See the Property Tax Rates Recommended to be Adopted by Town Council

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Watertown Town Hall

Tuesday night, the Town Council will hear the annual Tax Classification hearing presentation from Town Assessor Earl Smith, which calls for increasing the break given to owner-occupied homes and condos in Watertown.

According to the Assessor’s presentation the recommended tax rate for Fiscal Year 2020 will see bills go up between $169 and $281 for owner occupied properties which receive the residential exemption, and three-family homes would actually see their bills go down.

Smith’s presentation includes a recommendation to increase the residential exemption, which is given to homes which are the primary residence of the owner.

“The Board of Assessors recommends increasing the residential exemption
to 24 percent for FY2020. The Board’s intention, at this time, is to further
recommend an increase in FY2021 to 25 percent. For FY22 and beyond, the
Board would review the impact of any debt exclusion or override and
consider recommending a more substantial increase to partially offset any
tax increase for owner occupied residents,” the Assessor’s presentation reads.

The Town may be passing a debt exclusion beginning the next couple years to help pay for the Watertown High School project.

Residential Exemption

With a 24 percent residential exemption, $2,110 would be reduced from property taxes for qualifying properties. This would result in an annual bill of $6,682 for the average valued home in Watertown (assessed at $723,586) with the residential exemption, and would be an increase of 4.66 percent. Without the residential exemption, the bill for the same property would be $8,792.

Smith notes that the residential exemption is not equal for all.

“Because the reduction is the same fixed amount (% of the average residential assessment) off every bill, lower assessed properties reap more of the benefit by having a larger percentage of their taxes reduced,” the presentation reads.

Also, properties valued at $1.174 million or more will not get the exemption, and investment properties are billed at a higher rate, even if the owner lives in town in another property.

The residential exemption does not kick in until the next year (i.e. home buyers that purchase for the first time after Jan. 1, 2019 qualify for FY21, but miss FY20). Also, if a person still lives in the home, but has transferred it into a trust, the property does not qualify for the exemption.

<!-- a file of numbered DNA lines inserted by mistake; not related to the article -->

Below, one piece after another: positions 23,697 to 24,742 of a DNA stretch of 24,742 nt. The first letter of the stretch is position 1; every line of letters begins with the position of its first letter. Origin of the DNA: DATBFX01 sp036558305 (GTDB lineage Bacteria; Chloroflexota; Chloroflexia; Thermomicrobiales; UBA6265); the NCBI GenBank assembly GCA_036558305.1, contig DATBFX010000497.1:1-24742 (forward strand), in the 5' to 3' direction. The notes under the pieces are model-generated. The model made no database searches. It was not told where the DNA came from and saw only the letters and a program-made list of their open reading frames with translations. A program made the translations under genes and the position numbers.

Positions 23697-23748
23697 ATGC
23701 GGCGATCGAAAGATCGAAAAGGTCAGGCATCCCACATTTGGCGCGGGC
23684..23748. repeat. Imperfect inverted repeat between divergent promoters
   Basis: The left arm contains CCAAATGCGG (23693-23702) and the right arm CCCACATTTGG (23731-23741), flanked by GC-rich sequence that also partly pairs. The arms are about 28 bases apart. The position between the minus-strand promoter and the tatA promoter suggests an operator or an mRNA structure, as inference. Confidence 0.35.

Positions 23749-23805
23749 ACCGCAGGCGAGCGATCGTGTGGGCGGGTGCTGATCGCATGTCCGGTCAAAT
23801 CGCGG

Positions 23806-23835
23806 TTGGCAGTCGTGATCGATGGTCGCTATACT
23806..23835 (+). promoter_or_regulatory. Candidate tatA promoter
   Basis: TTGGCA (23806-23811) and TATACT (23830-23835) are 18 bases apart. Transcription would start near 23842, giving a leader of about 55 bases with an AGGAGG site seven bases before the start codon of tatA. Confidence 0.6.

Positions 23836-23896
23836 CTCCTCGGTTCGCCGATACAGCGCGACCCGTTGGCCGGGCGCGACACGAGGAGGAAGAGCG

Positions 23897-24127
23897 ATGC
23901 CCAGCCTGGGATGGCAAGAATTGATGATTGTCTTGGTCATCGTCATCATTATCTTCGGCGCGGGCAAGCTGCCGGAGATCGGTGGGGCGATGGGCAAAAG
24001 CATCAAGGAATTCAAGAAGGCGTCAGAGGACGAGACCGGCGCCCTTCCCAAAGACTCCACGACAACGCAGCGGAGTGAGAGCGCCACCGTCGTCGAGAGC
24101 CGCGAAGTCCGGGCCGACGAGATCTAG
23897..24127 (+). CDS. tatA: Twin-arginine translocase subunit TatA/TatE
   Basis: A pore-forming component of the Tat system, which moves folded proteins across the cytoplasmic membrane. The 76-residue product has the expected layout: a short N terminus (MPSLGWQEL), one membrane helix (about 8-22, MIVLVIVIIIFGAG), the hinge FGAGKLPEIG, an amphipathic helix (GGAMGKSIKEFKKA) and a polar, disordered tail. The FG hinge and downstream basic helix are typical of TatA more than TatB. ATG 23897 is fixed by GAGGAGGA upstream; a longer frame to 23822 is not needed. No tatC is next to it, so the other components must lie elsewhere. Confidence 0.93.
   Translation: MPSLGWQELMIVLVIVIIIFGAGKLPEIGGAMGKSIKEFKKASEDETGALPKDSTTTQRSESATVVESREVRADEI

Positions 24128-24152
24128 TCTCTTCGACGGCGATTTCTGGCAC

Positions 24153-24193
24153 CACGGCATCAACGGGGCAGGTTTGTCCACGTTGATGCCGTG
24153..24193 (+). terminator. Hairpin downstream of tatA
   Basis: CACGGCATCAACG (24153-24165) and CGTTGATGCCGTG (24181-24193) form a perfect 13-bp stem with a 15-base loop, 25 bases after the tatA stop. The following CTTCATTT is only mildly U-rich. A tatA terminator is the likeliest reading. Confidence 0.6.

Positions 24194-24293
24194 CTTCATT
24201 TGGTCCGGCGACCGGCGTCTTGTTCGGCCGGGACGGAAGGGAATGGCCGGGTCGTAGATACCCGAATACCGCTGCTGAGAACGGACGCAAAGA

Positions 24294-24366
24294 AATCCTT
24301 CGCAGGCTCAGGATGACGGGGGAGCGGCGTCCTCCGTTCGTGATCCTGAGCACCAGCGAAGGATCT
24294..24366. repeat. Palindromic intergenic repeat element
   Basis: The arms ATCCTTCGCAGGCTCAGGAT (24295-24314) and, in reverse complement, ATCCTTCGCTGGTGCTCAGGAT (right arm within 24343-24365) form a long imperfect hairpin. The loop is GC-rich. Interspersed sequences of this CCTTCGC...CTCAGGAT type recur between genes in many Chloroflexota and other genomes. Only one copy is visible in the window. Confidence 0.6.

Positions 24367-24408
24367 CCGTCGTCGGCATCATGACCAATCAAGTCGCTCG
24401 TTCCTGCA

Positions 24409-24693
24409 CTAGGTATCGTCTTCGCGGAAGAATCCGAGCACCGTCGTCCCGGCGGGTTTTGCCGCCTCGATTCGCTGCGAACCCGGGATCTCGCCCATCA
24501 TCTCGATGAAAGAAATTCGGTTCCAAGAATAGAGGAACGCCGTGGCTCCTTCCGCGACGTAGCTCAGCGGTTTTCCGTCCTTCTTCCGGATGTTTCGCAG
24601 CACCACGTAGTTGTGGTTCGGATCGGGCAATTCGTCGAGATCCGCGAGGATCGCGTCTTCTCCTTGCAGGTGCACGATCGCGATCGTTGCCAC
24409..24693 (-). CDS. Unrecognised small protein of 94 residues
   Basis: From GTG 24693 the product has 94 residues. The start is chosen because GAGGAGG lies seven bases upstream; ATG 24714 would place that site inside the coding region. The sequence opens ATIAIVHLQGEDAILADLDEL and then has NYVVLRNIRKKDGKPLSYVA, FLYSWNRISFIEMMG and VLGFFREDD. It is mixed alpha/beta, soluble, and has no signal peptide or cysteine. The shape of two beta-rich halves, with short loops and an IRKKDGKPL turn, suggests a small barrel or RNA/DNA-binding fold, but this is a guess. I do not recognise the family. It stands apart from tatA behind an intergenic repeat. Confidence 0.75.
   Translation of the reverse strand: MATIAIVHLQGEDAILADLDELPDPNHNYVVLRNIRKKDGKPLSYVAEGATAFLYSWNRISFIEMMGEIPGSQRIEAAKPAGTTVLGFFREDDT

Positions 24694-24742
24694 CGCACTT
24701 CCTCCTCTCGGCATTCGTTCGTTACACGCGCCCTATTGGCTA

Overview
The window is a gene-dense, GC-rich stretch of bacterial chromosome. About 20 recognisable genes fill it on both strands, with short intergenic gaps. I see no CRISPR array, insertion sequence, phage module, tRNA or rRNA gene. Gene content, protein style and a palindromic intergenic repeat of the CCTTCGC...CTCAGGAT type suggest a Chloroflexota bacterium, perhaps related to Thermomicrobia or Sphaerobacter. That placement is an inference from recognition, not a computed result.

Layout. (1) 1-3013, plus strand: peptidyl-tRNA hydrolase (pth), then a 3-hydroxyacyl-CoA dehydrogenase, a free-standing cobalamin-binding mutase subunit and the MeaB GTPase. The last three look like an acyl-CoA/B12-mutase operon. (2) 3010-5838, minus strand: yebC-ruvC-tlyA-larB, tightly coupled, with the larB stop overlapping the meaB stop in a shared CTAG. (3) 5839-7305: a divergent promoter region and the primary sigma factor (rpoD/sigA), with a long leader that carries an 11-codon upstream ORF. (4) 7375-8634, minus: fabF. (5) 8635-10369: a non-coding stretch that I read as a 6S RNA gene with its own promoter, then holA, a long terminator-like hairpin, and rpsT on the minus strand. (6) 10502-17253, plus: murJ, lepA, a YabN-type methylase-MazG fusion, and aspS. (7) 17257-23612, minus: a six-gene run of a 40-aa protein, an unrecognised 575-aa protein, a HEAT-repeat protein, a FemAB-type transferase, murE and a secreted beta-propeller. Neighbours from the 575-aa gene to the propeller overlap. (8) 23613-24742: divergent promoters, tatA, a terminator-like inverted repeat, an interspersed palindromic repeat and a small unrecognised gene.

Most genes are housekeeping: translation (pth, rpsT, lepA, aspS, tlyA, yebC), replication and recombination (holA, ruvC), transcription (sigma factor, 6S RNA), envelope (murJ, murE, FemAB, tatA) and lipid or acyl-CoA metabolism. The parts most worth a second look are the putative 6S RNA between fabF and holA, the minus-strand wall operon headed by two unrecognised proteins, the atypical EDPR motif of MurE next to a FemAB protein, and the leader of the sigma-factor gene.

This is not the first time the residential exemption has been boosted. Three years ago, the Town Council voted to increase the amount of the residential exemption from 22 percent to 23 percent beginning in FY 2018. That change came just a year after increasing it from 20 percent to 22 percent.

The presentation also calls for continuing the 175 percent shift from residential properties to CIP (commercial, industrial and personal properties). The rate for residential properties would be $12.55 per $1,000 of assessed value (before the residential exemption) with a 175 percent shift, and CIP rate would be 22.54.

Taxes by Property Type

The change in bills depends on what type of property is being assessed.

Assuming the 175 percent shift to CIP and the 24 percent residential exemption are adopted, the average single family home’s bill, after the exemption, would go up $193 (3.21 percent) from FY 2019 to $6,194. This is based on a home valued at $683,387. Without the exemption, the average single family home bill would be $8,303, which would be up $395 or 5 percent.

For the average condo, worth $495,883, the annual bill with the residential exemption would go up $169 (4.52 percent) from the previous year to $3,916. Without the exemption the bill would be $6,025, which is up 6.58 percent or $372.